Consumer friendly compliance – guidance for retailers and consumer brands on the DMCC Bill

15 May 2024. Published by Tania Williams, Partner and Eve Matthews, Associate

What is happening?

Following receipt of some 372 responses to the "Smarter Regulation: Improving consumer price transparency and product information for consumers" Consultation, the government has published its response (the Consultation Outcome) in which it proposes significant amends to the Price Marking Order alongside new additions to the DMCC Bill.

Why does it matter?

Substantially reflecting the recommendations made in the CMA's corporate report on unit pricing in 2023, some of the key proposals include the following:

  1. Prohibition on fake reviews:
    respondents demonstrated their support for the Consultation proposal to add certain fake review practices – for example, the buying and selling of fake reviews, and failing to take reasonable and proportionate steps to ensure reviews are genuine – to the list of banned unfair commercial practices at Schedule 19 of the DMCC Bill. Given the concerns that the growing prevalence of fake reviews could distort consumer purchase decisions, the government intends to action this proposal, however, these banned practices on fake reviews will be subject to civil liability only.

  2. Drip pricing: drip pricing is where a customer is shown an initial price for a product or service, and then additional fees are revealed (or "dripped") later during the checkout process. Respondents considered that the law should be strengthened to address both mandatory and optional dripped fees. The government confirmed its intention to prohibit companies from presenting a headline price which does not include any fixed mandatory fees, and companies will be required to disclose the existence of any variable mandatory fees and how they will be calculated. Optional fees, however, will not be included within these new measures at this stage.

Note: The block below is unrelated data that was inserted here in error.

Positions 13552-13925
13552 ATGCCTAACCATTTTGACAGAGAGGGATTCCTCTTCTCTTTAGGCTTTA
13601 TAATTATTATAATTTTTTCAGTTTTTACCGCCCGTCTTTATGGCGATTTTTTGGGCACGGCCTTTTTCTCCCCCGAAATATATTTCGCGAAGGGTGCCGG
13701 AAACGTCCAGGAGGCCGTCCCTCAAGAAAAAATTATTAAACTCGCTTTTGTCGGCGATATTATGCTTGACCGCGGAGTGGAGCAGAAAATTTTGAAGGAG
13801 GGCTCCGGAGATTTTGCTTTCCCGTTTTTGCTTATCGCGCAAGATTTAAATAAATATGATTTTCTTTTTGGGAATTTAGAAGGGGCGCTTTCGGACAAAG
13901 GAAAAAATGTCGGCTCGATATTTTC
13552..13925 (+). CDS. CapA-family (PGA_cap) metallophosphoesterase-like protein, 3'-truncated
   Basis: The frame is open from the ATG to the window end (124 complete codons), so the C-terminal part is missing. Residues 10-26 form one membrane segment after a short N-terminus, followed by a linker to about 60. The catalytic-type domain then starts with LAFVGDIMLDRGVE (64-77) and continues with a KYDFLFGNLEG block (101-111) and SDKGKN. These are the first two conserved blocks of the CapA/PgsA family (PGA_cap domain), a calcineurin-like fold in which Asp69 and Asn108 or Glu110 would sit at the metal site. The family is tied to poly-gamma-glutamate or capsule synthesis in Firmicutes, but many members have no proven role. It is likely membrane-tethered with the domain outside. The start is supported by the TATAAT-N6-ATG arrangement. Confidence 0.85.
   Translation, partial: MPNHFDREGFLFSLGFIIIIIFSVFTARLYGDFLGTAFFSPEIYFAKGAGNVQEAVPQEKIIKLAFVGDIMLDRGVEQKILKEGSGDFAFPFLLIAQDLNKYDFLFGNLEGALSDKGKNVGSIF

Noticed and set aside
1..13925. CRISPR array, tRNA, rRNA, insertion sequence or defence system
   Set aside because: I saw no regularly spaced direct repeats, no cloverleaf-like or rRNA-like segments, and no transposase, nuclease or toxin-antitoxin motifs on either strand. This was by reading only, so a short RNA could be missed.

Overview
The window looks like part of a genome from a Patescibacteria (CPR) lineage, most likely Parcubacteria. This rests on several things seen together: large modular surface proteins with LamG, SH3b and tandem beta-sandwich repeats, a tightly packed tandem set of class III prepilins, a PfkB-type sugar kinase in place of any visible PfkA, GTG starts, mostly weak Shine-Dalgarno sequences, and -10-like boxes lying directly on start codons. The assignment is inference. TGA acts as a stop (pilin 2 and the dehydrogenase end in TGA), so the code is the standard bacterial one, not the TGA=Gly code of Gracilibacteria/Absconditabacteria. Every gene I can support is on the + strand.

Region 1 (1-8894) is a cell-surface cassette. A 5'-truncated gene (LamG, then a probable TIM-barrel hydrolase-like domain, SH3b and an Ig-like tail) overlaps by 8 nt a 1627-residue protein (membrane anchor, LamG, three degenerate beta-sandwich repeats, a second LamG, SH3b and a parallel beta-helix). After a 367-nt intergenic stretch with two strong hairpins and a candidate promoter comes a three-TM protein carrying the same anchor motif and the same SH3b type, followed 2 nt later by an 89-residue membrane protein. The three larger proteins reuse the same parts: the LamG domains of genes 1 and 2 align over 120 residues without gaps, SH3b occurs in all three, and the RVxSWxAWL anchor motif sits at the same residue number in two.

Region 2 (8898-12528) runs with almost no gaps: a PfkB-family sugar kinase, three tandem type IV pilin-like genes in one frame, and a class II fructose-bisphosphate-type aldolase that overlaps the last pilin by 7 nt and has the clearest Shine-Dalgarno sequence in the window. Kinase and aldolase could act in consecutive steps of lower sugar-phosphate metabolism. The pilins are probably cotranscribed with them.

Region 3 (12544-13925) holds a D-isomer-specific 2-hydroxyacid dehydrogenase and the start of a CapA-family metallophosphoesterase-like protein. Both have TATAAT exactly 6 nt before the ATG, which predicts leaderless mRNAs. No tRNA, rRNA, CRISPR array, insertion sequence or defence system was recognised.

3. Private redress: the Consultation sought views on whether to extend the existing private rights of redress under the Consumer Protection from Unfair Trading Regulations 2008 (CPRs) and DMCC Bill to circumstances where consumers have suffered detriment as the result of a misleading omission, a breach of professional diligence by a trader or banned practice in Schedule 19 of the DMCC Bill. While responses were broadly favourable, there was criticism that these rights are complex to understand and therefore unlikely to be used, and associated litigation would be prohibitively expensive. The government has consequently confirmed that it will continue to consider this issue further but that no action is proposed at this time.

What action should you consider?

With additional consumer rights of redress looming on the horizon, now is the time for retailers to take steps to address any problematic behaviours within their businesses and how they interact with consumers.

Retailers should consider the Consultation Response and carefully assess whether any of their activities may fall foul of the government's incoming legislative requirements. Additional guidance can be expected as the government partners with the CMA to assist impacted businesses to comply with their new obligations.

Explore Retail Compass Spring 2024

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